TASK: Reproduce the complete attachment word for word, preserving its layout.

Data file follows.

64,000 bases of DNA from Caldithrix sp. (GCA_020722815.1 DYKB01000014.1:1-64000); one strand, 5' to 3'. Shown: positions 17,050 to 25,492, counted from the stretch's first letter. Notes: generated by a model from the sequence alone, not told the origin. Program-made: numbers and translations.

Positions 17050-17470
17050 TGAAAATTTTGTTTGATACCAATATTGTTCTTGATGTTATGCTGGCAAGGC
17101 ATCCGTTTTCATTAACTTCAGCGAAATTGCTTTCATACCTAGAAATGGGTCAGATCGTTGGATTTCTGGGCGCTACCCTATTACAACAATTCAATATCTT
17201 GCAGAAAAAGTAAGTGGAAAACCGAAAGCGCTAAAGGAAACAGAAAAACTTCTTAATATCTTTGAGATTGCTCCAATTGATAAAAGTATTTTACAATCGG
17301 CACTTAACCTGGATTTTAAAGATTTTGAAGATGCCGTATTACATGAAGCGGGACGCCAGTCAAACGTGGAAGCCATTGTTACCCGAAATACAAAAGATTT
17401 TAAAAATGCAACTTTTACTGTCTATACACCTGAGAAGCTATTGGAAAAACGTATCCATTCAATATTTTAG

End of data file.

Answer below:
64,000 bases of DNA from Caldithrix sp. (GCA_020722815.1 DYKB01000014.1:1-64000); one strand, 5' to 3'. Shown: positions 17,050 to 25,492, counted from the stretch's first letter. Notes: generated by a model from the sequence alone, not told the origin. Program-made: numbers and translations.

Positions 17050-17470
17050 TGAAAATTTTGTTTGATACCAATATTGTTCTTGATGTTATGCTGGCAAGGC
17101 ATCCGTTTTCATTAACTTCAGCGAAATTGCTTTCATACCTAGAAATGGGTCAGATCGTTGGATTTCTGGGCGCTACCCTATTACAACAATTCAATATCTT
17201 GCAGAAAAAGTAAGTGGAAAACCGAAAGCGCTAAAGGAAACAGAAAAACTTCTTAATATCTTTGAGATTGCTCCAATTGATAAAAGTATTTTACAATCGG
17301 CACTTAACCTGGATTTTAAAGATTTTGAAGATGCCGTATTACATGAAGCGGGACGCCAGTCAAACGTGGAAGCCATTGTTACCCGAAATACAAAAGATTT
17401 TAAAAATGCAACTTTTACTGTCTATACACCTGAGAAGCTATTGGAAAAACGTATCCATTCAATATTTTAG